Carrier IQ software shown to be quietly logging smartphone activity [UPDATED]

Alex Wagner
Editorial Director of News and Content from  Omaha, NE
| November 30, 2011

Carrier IQ

Many smartphone users often go about using their devices while thinking that what they're doing is their business and that no one can track what they're doing, but one Android developer has posted a video showing a piece of software that is quietly logging his every action. The software is made by a company called Carrier IQ, and it's installed on over over 141 million devices, which includes Android, BlackBerry, older iOS devices, and possibly newer iOS models, too. (It's been reported that Nokia's Symbian products also feature the Carrier IQ software, but Nokia has told Gizmodo that Carrier IQ is not installed on their devices.)

Carrier IQ's software is completely hidden from the end user, and the company recently told Wired that its software is meant to help manufacturers and carriers "understand the mobile-user experience" and track things like dropped calls, app crashes and signal quality, not log keystrokes.  However, as recently discovered by Android dev Trevor Eckhart, it tracks just about everything a user does with their phone, including key presses, sent and received messages, and even encrypted searches, and sends that data back to Carrier IQ servers. Eckhart recorded a video showing the logging in action, which you can see down below.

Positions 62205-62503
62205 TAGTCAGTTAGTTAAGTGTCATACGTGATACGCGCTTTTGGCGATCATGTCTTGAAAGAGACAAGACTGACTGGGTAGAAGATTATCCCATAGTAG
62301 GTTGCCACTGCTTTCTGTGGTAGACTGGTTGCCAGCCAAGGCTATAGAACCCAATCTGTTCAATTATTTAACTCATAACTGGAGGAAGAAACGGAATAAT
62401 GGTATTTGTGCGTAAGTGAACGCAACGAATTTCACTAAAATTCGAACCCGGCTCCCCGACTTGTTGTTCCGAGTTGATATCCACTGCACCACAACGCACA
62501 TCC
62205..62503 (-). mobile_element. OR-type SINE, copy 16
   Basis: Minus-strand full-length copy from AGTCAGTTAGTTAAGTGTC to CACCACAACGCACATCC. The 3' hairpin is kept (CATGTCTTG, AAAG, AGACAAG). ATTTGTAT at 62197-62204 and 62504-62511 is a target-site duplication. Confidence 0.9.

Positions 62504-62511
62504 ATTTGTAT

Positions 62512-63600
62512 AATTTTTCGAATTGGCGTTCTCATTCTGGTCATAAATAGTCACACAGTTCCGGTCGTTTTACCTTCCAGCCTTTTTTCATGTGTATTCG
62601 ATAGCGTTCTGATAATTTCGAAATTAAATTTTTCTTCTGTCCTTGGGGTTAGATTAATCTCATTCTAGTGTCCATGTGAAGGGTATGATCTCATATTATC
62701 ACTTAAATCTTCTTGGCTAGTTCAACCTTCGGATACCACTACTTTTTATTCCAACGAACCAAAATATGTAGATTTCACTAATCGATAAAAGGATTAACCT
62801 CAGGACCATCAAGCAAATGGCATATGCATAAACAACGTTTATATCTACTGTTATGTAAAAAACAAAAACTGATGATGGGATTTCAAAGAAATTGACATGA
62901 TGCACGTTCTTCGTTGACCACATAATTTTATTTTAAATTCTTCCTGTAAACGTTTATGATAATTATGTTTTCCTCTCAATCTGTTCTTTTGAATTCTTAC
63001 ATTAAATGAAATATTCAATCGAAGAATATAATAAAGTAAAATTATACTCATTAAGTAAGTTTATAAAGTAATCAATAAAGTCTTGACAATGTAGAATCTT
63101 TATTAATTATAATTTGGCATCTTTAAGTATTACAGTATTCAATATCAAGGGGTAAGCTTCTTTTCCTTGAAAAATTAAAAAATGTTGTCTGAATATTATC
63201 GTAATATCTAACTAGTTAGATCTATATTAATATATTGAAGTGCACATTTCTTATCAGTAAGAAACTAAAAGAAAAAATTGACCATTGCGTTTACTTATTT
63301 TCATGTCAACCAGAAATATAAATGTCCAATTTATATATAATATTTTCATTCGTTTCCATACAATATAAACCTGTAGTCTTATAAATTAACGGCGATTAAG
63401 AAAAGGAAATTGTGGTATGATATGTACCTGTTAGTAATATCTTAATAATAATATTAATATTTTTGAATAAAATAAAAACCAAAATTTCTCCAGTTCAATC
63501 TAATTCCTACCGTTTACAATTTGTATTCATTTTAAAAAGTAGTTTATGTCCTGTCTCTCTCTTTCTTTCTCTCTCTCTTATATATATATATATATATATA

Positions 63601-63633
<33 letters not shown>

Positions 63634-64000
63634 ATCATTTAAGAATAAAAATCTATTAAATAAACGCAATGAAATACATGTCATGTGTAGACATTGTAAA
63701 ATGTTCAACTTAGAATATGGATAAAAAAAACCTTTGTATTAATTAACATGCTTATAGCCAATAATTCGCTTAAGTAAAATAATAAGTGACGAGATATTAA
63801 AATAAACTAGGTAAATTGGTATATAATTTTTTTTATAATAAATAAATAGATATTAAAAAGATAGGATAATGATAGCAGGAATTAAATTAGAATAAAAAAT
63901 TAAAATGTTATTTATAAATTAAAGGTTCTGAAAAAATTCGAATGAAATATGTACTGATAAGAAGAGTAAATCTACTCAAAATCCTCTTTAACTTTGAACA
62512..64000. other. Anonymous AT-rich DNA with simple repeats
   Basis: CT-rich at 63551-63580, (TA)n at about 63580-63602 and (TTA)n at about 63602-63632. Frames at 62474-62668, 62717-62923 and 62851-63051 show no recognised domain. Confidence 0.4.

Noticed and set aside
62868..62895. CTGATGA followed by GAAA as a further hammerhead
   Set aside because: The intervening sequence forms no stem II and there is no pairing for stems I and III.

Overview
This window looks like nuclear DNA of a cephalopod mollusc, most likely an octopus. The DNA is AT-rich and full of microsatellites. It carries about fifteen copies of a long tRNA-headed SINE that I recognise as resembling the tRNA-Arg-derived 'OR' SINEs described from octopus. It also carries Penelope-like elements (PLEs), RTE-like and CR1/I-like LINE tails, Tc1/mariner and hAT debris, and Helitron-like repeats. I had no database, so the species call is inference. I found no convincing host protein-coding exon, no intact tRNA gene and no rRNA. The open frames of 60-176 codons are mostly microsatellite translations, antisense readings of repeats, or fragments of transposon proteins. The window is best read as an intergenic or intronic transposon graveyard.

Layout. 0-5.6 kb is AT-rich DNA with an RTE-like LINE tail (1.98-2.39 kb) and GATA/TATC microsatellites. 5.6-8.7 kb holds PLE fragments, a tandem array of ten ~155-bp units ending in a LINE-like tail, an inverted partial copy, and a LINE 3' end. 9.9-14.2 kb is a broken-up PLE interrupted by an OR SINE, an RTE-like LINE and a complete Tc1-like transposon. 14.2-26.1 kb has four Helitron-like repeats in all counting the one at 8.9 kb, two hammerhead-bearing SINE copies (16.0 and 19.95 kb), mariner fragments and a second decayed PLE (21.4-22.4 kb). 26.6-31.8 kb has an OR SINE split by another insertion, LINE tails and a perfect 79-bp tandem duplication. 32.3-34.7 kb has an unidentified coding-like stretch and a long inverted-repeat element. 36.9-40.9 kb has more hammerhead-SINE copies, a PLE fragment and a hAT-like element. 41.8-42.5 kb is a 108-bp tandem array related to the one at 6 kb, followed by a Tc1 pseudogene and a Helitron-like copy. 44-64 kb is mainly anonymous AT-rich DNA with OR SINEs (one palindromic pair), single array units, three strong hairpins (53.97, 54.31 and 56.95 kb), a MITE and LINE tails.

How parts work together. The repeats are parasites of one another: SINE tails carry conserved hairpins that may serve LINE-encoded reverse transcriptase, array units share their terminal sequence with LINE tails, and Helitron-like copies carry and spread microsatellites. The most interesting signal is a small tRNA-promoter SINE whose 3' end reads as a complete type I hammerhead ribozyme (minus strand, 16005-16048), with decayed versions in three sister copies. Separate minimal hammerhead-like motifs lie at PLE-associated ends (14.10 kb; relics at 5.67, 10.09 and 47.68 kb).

So what can you do about about Carrier IQ? Not much, unfortunately. There's no way to opt-out of Carrier IQ or anything like that, and the software will continue to log information when the device it's on is in airplane mode. It'll even keep going when a device is no longer connected to a wireless account but is still used with Wi-Fi. There is one thing that Android users can do to rid themselves of Carrier IQ, though, which is rooting their device and replacing the stock ROM with a custom one like CyanogenMod. Once again, you can watch the video below to see Carrier IQ in action. It's a long clip, but definitely worth a watch. We've yet to hear much of a response from manufacturers and carriers on this whole situation, but we'll update you if/when we do.

UPDATE: More details have come out on which products don't feature Carrier IQ's software. First up, Jeffrey Nelson, part of Verizon's Communications team, has said that none of the devices on Verizon include Carrier IQ. That includes Android, BlackBerry, iOS, etc. Additionally, the folks at The Verge have gotten word that none of Google's Nexus devices are running the Carrier IQ software, and that the original Motorola Xoom is also Carrier IQ-free. 

More details have also been dug up about Carrier IQ on iOS products. It's been revealed by  iOS dev chpwn that although the software is still found on newer iOS devices running iOS 5, although it doesn't appear to record quite as much information as the version found on older versions of iOS and other platforms. Also, users that want to turn off Carrier IQ in iOS 5 can turn off "Diagnostics and Usage" found in the System Services portion of the Location Services part of the Settings menu.

Via The Verge (1), (2), (3)Gizmodo, Wired, Android Security Test, @VZWJeffrey, 9to5 Mac, chpwn